Driving in poor conditions: 5 ways to avoid a crash
A new year means a new start; however, it seems that the weather has got a lot of catching up to do. We might all be eager to leave our winter coats behind and hang up our scarves and gloves for another year, but it appears, for now at least – the bad weather is here to stay. Winter weather often means snowstorms, heavy rain, fog, ice and hail. Sometimes all at once! Although this weather is inconveniencing, to say the least, it also makes driving treacherous.
While it’s natural to take your time on the roads and drive to the conditions, not everyone chooses to drive with such due care and attention. This is when accidents happen, and it’s usually you – the careful driver that has to pay the price – you can find information on small claims lawyers here, if you’re looking for representation.
So, is there anything you can do to avoid a car crash in bad weather? Here you’ll find 5 simple tips for driving in poor conditions.
Reduce your speed
Regardless of what kind of bad weather you’re experiencing, snow, fog or heavy rain, reducing your speed is the first action you should take. If you’re still not comfortable, then reduce your speed further. In addition, if conditions are exceptionally bad then don’t be afraid to pull over as soon as it is safe to do so and wait for the bad weather to subside a little. It’s better to arrive at your destination late, then not at all.
Turn into a skid
If your car hits black ice and starts to skid, it’s natural to feel a sense of panic. Just remember to take your foot off the accelerator and the brake and turn the steering wheel in the direction the vehicle is spinning. By doing this you are essentially canceling out the skid and the car will automatically right itself. Just try to remain calm when this happens.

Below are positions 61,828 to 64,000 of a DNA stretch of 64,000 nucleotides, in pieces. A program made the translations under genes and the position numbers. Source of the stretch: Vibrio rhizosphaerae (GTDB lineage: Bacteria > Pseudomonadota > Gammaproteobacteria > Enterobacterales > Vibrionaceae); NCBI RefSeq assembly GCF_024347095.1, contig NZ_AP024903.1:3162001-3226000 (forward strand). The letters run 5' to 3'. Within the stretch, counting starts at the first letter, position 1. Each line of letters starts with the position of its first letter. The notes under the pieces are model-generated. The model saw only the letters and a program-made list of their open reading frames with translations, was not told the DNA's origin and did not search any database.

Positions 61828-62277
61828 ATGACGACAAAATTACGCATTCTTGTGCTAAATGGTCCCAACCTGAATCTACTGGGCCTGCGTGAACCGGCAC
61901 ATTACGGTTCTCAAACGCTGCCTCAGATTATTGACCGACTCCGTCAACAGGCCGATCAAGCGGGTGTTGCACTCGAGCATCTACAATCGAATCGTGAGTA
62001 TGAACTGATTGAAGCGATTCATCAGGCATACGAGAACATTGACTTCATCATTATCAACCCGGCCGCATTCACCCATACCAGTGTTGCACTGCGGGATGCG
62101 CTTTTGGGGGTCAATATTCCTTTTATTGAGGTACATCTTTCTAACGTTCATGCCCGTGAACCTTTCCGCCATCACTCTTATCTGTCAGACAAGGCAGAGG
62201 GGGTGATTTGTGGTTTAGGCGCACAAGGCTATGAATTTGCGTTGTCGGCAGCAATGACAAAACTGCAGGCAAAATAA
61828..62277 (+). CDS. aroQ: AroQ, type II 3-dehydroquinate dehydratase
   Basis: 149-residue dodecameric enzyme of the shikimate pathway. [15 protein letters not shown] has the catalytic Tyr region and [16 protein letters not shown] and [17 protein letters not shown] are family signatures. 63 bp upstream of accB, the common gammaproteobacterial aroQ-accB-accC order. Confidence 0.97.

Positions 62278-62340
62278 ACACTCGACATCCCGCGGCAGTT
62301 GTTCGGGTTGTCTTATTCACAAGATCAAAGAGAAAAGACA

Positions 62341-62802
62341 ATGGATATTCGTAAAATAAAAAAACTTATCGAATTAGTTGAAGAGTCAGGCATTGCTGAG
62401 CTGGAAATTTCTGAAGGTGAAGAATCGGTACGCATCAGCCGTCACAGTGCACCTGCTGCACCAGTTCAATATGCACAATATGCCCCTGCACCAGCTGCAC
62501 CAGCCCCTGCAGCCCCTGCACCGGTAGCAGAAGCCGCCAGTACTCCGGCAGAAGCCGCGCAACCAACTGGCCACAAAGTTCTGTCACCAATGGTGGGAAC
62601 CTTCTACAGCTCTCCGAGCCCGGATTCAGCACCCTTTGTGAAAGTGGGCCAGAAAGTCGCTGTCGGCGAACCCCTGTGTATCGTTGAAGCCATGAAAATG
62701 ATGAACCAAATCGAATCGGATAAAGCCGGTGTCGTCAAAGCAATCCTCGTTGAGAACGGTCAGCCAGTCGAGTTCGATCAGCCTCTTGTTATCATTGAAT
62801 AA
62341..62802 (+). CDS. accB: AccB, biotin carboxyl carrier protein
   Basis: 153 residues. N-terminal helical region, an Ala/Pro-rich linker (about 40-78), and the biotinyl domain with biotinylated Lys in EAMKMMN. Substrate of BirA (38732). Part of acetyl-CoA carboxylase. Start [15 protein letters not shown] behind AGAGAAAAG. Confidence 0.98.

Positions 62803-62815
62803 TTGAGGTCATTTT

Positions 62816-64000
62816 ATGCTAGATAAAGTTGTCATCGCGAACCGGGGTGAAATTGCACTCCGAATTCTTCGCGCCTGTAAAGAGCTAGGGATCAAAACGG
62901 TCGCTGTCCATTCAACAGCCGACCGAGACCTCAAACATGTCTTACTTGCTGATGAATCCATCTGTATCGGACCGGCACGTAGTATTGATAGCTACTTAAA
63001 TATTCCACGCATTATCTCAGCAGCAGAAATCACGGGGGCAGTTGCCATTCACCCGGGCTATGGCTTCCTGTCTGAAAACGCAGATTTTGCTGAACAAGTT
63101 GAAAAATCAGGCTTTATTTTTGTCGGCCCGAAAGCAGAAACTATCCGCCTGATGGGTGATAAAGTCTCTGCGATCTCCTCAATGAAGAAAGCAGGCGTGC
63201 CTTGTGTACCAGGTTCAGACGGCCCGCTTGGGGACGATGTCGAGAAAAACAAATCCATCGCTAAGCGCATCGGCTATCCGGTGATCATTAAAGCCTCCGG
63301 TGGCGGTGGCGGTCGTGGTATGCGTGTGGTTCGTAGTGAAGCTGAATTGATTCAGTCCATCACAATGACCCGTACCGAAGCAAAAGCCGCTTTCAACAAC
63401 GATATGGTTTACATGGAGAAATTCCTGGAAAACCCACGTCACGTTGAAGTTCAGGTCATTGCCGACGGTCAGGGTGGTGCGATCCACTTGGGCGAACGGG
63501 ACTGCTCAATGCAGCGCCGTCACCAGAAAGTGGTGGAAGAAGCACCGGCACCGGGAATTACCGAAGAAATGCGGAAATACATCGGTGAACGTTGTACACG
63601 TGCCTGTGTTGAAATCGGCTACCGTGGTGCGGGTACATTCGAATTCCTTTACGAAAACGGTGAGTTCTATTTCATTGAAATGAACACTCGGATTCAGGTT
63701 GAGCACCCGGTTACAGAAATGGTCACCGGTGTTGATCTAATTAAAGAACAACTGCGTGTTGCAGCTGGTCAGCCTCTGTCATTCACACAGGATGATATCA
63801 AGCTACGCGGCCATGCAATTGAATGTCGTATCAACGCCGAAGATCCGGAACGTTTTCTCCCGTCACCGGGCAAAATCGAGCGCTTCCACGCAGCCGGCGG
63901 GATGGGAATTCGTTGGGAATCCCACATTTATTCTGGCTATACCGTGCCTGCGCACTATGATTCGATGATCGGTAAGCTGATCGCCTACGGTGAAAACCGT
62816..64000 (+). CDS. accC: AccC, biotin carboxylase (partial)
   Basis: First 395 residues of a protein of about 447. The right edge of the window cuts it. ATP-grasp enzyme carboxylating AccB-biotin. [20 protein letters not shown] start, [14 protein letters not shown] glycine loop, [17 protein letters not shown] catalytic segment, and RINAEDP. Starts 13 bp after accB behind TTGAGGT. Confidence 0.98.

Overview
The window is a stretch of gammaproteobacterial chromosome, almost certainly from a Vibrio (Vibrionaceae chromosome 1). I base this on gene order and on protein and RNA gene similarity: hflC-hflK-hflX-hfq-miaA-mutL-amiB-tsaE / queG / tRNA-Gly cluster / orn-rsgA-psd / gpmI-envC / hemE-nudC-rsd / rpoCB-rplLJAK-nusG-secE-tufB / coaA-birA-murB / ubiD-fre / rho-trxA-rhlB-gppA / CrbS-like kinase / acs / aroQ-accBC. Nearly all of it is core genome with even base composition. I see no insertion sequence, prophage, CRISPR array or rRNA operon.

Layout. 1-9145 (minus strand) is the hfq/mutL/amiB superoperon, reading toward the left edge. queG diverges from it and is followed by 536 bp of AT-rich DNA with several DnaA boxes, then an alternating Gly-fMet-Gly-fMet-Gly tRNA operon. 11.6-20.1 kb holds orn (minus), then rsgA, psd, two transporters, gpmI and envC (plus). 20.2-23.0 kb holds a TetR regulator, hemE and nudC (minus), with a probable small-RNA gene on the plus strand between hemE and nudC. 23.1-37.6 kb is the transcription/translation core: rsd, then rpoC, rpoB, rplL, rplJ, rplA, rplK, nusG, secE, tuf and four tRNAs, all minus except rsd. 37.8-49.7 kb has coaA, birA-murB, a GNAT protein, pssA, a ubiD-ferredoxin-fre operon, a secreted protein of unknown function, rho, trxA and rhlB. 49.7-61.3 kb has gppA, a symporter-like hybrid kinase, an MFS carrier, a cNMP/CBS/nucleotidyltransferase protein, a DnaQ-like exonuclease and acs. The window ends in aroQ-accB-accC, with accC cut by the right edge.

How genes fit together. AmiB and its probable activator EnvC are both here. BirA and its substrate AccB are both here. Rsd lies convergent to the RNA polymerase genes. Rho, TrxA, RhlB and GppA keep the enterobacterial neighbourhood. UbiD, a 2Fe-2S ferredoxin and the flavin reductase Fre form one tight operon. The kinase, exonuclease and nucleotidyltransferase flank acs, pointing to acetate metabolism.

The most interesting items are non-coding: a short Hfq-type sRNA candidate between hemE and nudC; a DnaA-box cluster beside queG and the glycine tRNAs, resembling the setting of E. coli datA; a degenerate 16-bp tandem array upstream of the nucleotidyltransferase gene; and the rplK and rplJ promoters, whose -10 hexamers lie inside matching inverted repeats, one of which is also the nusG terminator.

Be cautious of standing water
Sure it might look shallow… but can you gauge how deep it really is? Standing water across roads is dangerous for so many reasons. Not only can you and your car become stranded but even if you make it across, you could damage your car beyond repair. If you see standing water and you’re unsure of the depth then simply turn around and find another route.
Don’t feel under pressure
When the weather is bad and you’re driving at a reduced speed, it’s only a matter of time before another driver shares their frustration. If you want to avoid a personal injury case and a car accident then try not to be intimidated or put under pressure to speed up. Continue along your way safely. If you feel the need, pull over and let them pass.
Don’t drive at all
Is it really worth it? Can that errand wait? These are questions you should ask yourself before you head out in poor driving conditions. If you’re trying to get to work, then consider setting off earlier to give yourself more time or call your boss and let them know you won’t be driving until the bad weather has passed.